Despite the delays since the Fed first began its faster-payment work in 2013, there is little dispute over the benefits of a faster U.S. retail-payment system – almost everyone agrees with the Federal Reserve that RTGS in this sector would increase economic efficiency and be of significant benefit to individuals and small businesses that would no longer need to await delayed payment, possibly incurring overdraft fees, taking out costly short-term financing, or assuming other burdens that undermine efficiency and thus at least to some degree slow economic growth. Given the importance of rapid payments to low-and-moderate-income households, the costs incurred in funds-availability delays are particularly onerous; faster payments thus also have clear economic-equality benefits. The heart of the controversy thus is not if there should be RTGS retail payments, but rather if the Fed through the Reserve Banks should take on an owner/operator role in yet another facet of the U.S. payment system.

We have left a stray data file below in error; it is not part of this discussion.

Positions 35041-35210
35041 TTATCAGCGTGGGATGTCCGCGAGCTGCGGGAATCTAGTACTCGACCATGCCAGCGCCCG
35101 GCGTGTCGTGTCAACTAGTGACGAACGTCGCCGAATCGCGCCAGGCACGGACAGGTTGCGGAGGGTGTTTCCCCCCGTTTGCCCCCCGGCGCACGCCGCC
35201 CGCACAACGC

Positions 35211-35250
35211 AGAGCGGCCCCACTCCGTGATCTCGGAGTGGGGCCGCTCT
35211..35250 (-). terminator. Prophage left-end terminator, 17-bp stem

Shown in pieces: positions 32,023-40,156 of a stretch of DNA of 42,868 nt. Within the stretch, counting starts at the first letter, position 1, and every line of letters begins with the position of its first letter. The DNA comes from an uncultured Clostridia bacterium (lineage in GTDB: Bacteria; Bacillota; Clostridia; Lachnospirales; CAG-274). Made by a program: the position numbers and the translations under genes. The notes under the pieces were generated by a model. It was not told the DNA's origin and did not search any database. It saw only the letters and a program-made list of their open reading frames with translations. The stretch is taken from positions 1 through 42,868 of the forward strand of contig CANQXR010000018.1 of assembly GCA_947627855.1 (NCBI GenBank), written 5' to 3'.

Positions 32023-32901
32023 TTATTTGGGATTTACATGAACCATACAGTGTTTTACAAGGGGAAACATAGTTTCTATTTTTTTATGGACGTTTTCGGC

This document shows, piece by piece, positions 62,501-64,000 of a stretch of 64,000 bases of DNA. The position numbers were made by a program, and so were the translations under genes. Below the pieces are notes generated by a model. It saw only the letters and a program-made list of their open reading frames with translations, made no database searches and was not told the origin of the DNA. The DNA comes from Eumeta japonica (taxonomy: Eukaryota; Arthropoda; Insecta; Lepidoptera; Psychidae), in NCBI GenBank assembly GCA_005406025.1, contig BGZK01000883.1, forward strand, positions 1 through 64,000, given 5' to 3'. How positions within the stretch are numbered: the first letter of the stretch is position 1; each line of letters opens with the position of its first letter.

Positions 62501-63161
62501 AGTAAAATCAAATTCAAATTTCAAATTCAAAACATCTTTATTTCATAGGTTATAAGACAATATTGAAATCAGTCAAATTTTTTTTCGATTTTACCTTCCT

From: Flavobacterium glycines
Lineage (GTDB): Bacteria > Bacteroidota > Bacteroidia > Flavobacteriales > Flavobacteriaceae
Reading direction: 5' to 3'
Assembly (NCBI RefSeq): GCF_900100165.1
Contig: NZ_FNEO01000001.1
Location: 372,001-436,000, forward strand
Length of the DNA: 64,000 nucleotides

The full report is available to retainer clients. To find out how you can sign up for the service, click here.